His first published novella is shrouded in the atmosphere of "1001 Arabian Nights" - with all the possible blends of the real and the unreal.

Amira (princess) in Amirat Al-Behar Al-Sabe is somehow, but not exactly, a mermaid.

Similar to the women in the Arabian Nights, Amira has a curious descent and some distinct traits and unusual powers.

Her exquisite beauty is only matched by a compelling body odour similar to that of the sea creatures. And, like them, she is mysterious and haunted by a curious past.

The sea, which constitutes the backdrop to the village of Sidi Al-Awwam, is the venue of the battle of good and bad – between those who belong to the sea and those who wish to absorb the sea – with Amira hanging there in the middle of bras de fer where the evil is much stronger.

However, the portrayal of the battle is not strictly metaphysical despite the clear Biblical and Quranic take on the story of Noah’s Ark.  It is also political in so many ways.

There is a battle between neoliberalism, in its abusive form, and socialism, in its empathetic version. There is also the illicit marriage between political power and money at the expense of the marginalized.

There is coercion which amounts to threats of masterminded violations and there is music coming from the heavens of love.

Literature and politics?

 

Abdel-Gawad skips the question on the association of Egypt’s political realities with this particular work that could come across as a reflection on the pre-January 2011 Revolution.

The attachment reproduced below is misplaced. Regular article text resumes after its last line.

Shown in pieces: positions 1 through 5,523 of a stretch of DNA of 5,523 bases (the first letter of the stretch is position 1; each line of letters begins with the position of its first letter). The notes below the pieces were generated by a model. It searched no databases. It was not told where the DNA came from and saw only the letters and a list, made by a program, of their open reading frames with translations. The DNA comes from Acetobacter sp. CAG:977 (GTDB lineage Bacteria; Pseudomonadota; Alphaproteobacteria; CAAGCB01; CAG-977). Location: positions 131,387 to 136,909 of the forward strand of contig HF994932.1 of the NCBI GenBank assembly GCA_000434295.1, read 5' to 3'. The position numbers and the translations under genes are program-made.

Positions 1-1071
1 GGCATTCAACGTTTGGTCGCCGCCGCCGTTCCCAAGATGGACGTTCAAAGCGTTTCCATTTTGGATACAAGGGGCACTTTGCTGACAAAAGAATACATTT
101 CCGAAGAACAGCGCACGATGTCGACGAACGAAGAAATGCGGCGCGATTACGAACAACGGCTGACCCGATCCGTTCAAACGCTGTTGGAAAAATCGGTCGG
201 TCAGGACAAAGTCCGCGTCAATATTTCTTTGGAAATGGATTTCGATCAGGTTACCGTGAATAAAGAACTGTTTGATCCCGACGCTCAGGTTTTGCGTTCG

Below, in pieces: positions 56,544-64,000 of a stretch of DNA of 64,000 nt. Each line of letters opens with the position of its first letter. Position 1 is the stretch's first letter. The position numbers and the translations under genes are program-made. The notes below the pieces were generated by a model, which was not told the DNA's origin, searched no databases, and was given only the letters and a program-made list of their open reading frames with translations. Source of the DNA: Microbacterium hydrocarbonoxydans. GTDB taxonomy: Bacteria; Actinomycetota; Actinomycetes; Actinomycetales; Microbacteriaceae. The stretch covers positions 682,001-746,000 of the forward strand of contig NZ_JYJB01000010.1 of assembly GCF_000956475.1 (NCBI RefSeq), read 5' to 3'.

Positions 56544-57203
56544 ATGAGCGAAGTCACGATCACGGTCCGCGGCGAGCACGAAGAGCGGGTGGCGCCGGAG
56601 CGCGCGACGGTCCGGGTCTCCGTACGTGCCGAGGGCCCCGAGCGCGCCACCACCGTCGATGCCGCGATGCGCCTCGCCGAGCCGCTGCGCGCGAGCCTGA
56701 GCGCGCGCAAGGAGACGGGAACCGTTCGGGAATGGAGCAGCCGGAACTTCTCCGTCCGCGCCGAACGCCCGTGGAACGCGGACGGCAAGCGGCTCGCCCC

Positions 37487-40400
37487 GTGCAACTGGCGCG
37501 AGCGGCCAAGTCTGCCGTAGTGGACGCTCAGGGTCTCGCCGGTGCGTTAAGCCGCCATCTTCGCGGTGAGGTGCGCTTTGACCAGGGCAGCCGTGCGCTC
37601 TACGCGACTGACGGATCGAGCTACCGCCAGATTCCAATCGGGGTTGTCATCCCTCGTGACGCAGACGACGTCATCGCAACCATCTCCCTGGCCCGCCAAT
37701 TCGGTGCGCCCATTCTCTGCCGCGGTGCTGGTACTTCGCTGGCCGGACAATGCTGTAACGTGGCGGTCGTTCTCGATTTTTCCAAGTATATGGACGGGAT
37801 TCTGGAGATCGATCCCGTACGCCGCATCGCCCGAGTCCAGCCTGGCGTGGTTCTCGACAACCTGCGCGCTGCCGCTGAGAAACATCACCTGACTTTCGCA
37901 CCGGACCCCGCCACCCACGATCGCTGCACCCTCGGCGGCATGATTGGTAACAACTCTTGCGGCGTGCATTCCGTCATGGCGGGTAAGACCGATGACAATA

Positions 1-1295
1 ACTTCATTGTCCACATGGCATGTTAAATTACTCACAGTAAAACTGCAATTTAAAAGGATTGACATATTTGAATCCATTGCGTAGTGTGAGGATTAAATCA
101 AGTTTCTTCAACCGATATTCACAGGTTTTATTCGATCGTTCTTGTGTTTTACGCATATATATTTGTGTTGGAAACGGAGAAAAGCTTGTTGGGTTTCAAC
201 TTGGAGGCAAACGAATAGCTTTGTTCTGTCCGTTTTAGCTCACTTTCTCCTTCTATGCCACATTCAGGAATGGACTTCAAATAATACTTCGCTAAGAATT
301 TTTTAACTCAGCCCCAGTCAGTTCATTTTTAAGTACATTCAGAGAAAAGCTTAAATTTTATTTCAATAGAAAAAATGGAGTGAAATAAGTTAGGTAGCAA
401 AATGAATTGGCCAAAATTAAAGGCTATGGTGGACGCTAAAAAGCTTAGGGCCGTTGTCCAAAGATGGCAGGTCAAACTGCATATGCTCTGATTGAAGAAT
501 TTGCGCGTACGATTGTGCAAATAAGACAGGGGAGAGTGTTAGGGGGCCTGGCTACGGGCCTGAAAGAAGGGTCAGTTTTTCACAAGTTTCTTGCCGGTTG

He also declines to say whether his first published volume was a reflection on the political feud between Egypt’s first, and often "marginalized" President Mohamed Naguib, who ruled from 1952 until 1954 before being deposed by Gamal Abdel-Nasser.

"Politics is always there – irrespective of how they relate to any particular question that is so modern or contemporary," Abdel-Gawad says. 

He added that novels, whether read in a political sense or a biblical or any religious sense, are essentially a reflection on the lives of those who are trying to escape injustice, treason and despair – with some or without any success.

"It is about those people who live on their terms and decide their struggles; this is particularly the case with the setting of "Amirat Al-Behar Al-Sabae", he said

Abdel-Gawad's generation
 

Abdel-Gawad said he was happy with the praise his first works have been receiving and he attributes this success to a generation of younger writers who are trying to create their imprints.

"I am happy that my first published novel is coming side by side with the works of other men and women writers of the same generation. I am glad that collectively our works are getting attention," he said.

Off the shelves of this year’s Cairo International Book Fair, Abdel-Gawad picked up some of the titles of these new authors as well as some more volumes from the authors of Latin America and also of China.

"There are similarities between the world of Latin America and that of China and ours. It is interesting to see how the ideas are reflected in different contexts,” he said.

Currently, Abdel-Gawad is working on his next novel, which might be slightly longer than the 300-page "Amirat Al-Behar Al-Sabae".

"It is about a few generations of a Cairo family who are going through socio-economic transformations as the city changes."